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Pediatric Otolaryngology

Pediatric sensorineural hearing loss

June 9, 2014  |  Dennis J. Kitsko, DO, FACS, FAOCO

Children with hearing loss should avoid noise exposure, and families should be counseled to protect their child's hearing environment and to educate their children about the long-term need to avoid excessive noise exposure.

A "nail-biting" case of an airway foreign body

May 8, 2014  |  Parker A. Velargo, MD; Jennifer D. McLevy, MD

While cases of large, completely obstructing foreign bodies in the subglottis would lead to sudden respiratory distress, the initial presentation of smaller foreign bodies in the subglottis can be quite similar to croup, presenting with biphasic stridor, cough, and/or the steeple sign....

Pediatric cervical sympathetic chain schwannoma with Horner syndrome: A rare case presentation

March 19, 2014  |  Sanjeev Bhagat, MS; Saurabh Varshney, MS; Sampan S. Bist, MS; and Nitin Gupta, MS


Schwannomas are rare, benign, slowly growing neurogenic tumors that originate in peripheral, spinal, or cranial nerves other than the optic and olfactory nerves. In the head and neck, these tumors usually arise from the vagus nerve and the cervical sympathetic chain in the...

Pseudo third cranial nerve palsy secondary to orbital ectopic lacrimal gland cyst: Management with functional endoscopic sinus surgery

February 12, 2014  |  Puneet S. Braich, BSc; Jonathan E. Silbert, MD; Andrew J. Levada, MD; and Neil R. Schiff, MD


An otherwise healthy 13-month-old girl was noted by her pediatrician to have developed a left head turn. The patient was referred to a pediatric ophthalmologist, who noticed signs of incomplete third cranial nerve palsy. Magnetic resonance imaging revealed the presence of an...

Cervical accessory tragus: An unusual pediatric neck mass

January 21, 2014  |  Thomas R. Lowry, MD

An accessory tragus occurs as the result of a developmental anomaly of the first branchial arch, and it may be associated with other branchial cleft abnormalities.

A rare cause of submandibular swelling in a 12-year-old child: Pleomorphic adenoma

January 21, 2014  |  Puneet S. Braich, MD, MPH; Shohan Shetty, MD; Archana Lingampally, MBBS; Michael S. Ajemian, MD, FACS; Mahesh H. Bhaya, MBBS, FACS


Pleomorphic adenoma is rare in pediatric populations, where viral and congenital problems are the usual culprits responsible for submandibular masses. We report the case of a 12-year-old child who presented with a painless right submandibular mass that had developed over the...

Recurrent chondro-osseous respiratory epithelial adenomatoid hamartoma of the nasal cavity in a child

January 21, 2014  |  Kazuhiro Nomura, MD, PhD; Takeshi Oshima, MD, PhD; Atsuko Maki, MD, PhD; Takahiro Suzuki, MD, PhD; Kenjiro Higashi, MD; Mika Watanabe, MD, PhD; Toshimitsu Kobayashi, MD, PhD


Chondro-osseous respiratory epithelial adenomatoid hamartoma (COREAH) is an extremely rare type of hamartoma. To the best of our knowledge, only 1 case has been previously reported. A 7-year-old girl presented with a case of COREAH of the bilateral nasal cavities. Polypous...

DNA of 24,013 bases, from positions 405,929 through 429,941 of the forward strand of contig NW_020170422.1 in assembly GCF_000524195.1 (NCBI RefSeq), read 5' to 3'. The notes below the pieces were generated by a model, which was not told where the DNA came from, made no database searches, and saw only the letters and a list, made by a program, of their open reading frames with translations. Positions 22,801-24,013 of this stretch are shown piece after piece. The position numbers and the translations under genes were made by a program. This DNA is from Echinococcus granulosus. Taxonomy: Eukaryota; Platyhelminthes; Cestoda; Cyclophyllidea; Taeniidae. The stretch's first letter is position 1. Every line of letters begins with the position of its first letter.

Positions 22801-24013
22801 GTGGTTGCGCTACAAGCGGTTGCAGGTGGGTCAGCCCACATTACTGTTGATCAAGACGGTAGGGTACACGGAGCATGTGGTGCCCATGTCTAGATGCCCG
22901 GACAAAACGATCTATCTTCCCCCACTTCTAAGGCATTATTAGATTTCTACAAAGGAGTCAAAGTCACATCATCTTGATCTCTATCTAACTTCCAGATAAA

Bilateral dacryocystoceles as a rare cause of neonatal respiratory distress: Report of 2 cases

January 21, 2014  |  Mélanie Lecavalier, MD; Lily H.P. Nguyen, MD, MSc, FRCSC


Although obstruction of the nasolacrimal duct is a fairly common finding in newborns, development of a dacryocystocele (nasolacrimal duct cyst) is uncommon. Bilateral dacryocystoceles that expand intranasally and cause respiratory distress in the newborn are rarer still. We...

Tracheal bronchus in an 11-month-old infant

October 24, 2013  |  Robert Sprecher, MD, FACS, FAAP; Gary Josephson, MD, FACS, FAAP

The possibility of a tracheal bronchus should be entertained when a patient presents with recurrent right upper lobe pneumonia or right upper lobe collapse.

Infected sublingual hematoma: A rare complication of frenulectomy

July 22, 2013  |  Amal Isaiah, MD, DPhil; Kevin D. Pereira, MD, MS

Given the spectrum of potential poor outcomes, some consensus has emerged in favor of early surgical management of significant ankyloglossia.

Laryngeal plexiform neurofibroma in a child

June 12, 2013  |  Fikret Kasapoglu, MD; Talip Ozdemircan, MD; and Levent Erisen, MD


Neurofibromatosis (NF) is a genetically inherited, autosomal dominant disease, characterized by multiple cafe au lait spots, cutaneous neurofibromas and “Lisch nodules.” Neurofibromatosis can develop from a neural source at any age. However, neurofibroma of the larynx is...

Methicillin-resistant Staphylococcus aureus as a cause of neonatal suppurative parotitis: A report of two cases and review of the literature

June 12, 2013  |  Sean T. Donovan, MD; Grant T. Rohman, MD; John P. Selph, MD; Roy Rajan, MD; Rosemary M. Stocks, MD; and Jerome W. Thompson, MD, MBA


Suppurative parotitis is an uncommon entity identified in newborns. While Staphylococcus aureus has been frequently identified as the causative pathogen among the few patients diagnosed with neonatal suppurative parotitis (NSP), there has only been one prior case...


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